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Radiation exposure during liver surgery after treatment with (90)Y microspheres, evaluated with computer simulations and dosimeter measurements.

Journal article
Authors Jonas Högberg
Magnus Rizell
Ragnar Hultborn
Johanna Svensson
Olof Henrikson
Peter Gjertsson
Peter Bernhardt
Published in Journal of radiological protection : official journal of the Society for Radiological Protection
Volume 32
Issue 4
Pages 439-46
ISSN 1361-6498
Publication year 2012
Published at Institute of Clinical Sciences, Department of Radiation Physics
Institute of Clinical Sciences, Department of Surgery
Institute of Clinical Sciences, Department of Oncology
Institute of Clinical Sciences, Department of Radiology
Pages 439-46
Language en
Subject categories Clinical physiology, Cancer and Oncology, Radiology, Radiological physics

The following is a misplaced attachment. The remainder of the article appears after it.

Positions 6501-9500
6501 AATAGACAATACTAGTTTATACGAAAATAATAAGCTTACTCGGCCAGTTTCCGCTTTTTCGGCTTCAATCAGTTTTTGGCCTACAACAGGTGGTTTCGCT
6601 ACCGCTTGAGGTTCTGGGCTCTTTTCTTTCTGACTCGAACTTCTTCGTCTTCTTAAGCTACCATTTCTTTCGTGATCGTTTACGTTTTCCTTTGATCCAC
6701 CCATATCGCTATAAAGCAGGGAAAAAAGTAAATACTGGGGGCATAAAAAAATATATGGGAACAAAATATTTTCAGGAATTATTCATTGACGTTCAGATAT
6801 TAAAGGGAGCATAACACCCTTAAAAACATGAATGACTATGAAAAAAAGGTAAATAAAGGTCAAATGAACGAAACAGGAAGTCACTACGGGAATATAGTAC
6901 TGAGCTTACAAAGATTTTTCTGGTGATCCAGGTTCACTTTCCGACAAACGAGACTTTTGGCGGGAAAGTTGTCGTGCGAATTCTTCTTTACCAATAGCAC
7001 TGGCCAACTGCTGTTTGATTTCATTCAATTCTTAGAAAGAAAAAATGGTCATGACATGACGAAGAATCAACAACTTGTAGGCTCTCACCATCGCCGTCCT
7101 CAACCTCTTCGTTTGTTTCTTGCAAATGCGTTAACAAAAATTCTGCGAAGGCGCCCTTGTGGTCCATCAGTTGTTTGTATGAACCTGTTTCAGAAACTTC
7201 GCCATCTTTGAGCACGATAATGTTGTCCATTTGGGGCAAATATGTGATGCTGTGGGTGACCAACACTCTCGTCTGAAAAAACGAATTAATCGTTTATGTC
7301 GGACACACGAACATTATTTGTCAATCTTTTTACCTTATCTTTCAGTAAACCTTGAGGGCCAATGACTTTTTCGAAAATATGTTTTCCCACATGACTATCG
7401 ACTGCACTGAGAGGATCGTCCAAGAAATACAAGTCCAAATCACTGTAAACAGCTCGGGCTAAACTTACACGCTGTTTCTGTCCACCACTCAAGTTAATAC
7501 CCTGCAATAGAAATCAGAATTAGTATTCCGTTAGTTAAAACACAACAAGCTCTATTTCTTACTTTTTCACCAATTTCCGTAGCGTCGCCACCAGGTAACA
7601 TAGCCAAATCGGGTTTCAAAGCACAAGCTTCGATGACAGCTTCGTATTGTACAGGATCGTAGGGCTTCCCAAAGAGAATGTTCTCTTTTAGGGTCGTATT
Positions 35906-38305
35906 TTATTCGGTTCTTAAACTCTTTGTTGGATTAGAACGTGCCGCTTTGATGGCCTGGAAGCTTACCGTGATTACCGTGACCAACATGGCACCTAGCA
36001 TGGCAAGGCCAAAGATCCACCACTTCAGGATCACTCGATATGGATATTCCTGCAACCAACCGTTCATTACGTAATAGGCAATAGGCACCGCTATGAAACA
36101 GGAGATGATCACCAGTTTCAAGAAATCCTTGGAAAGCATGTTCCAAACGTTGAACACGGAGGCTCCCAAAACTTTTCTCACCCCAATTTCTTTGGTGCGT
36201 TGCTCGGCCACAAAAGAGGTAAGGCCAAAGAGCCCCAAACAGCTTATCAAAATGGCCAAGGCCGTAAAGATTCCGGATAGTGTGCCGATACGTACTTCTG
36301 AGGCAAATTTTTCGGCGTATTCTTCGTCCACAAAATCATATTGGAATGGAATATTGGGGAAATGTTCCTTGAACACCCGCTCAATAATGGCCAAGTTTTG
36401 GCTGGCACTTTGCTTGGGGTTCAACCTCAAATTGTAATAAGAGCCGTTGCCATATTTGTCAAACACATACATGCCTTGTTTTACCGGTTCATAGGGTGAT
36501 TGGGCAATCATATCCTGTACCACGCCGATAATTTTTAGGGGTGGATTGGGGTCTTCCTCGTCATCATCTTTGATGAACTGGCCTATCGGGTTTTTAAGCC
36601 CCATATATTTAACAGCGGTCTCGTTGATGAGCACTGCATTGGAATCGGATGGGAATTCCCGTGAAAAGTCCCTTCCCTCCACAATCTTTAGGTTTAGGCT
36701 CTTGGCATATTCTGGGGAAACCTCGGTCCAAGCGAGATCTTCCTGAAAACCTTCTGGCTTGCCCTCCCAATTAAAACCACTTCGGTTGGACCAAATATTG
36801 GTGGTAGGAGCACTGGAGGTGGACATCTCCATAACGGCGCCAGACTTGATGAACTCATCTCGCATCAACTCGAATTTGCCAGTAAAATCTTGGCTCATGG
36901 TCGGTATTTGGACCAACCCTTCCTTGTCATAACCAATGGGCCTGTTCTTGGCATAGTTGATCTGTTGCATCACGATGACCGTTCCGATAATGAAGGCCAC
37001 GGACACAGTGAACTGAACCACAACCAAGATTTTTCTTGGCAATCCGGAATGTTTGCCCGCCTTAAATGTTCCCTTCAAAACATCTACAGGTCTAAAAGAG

Purpose. Two patients with liver tumours were planned for a combined treatment, including surgery with preceding injections of β(-) radiation emitting (90)Y microspheres (SIRTEX(®)). The aim of this paper is to present a method of pre-surgical computer simulations of the absorbed dose rate on the surface of tumour tissue, combined with measurements of the actual absorbed dose rate on resected tissue, in order to estimate the absorbed dose to a surgeon's fingers during such surgery procedures. Methods and Materials. The dose rates from β(-) radiation on the surface of tumour tissue were simulated with the software VARSKIN(®) Mod 2. The activity concentrations in tumours were estimated, based on SPECT/CT distribution studies of (99m)Tc-MAA and confirmed by SPECT/CT bremsstrahlung studies of (90)Y microspheres. The activity distributions were considered as homogeneous within the tumour regions. The absorbed dose rates at different tumour tissue spots were calculated based on measurements with thermo-luminescent dosimeters (TLD) fastened on resected tissue. Results. The simulations showed a good agreement with the averaged absorbed dose rates based on TLD measurements performed on resected tissue, differing by 13% and 4% respectively. The absorbed dose rates at the measured maximum hotspots were twice as high as the average dose rates for both patients. Conclusion. The data is not sufficient in order to draw any general conclusions about dose rates on tumour tissue during similar surgeries, neither about the influence of dose rate heterogeneities nor about average dose rates. However, the agreement between simulations and measurements on these limited data indicate that this approach is a promising method for estimations of the radiation exposure to the surgeons' fingers during this kind of surgery procedure. More data from similar surgeries are necessary in order to validate the method.

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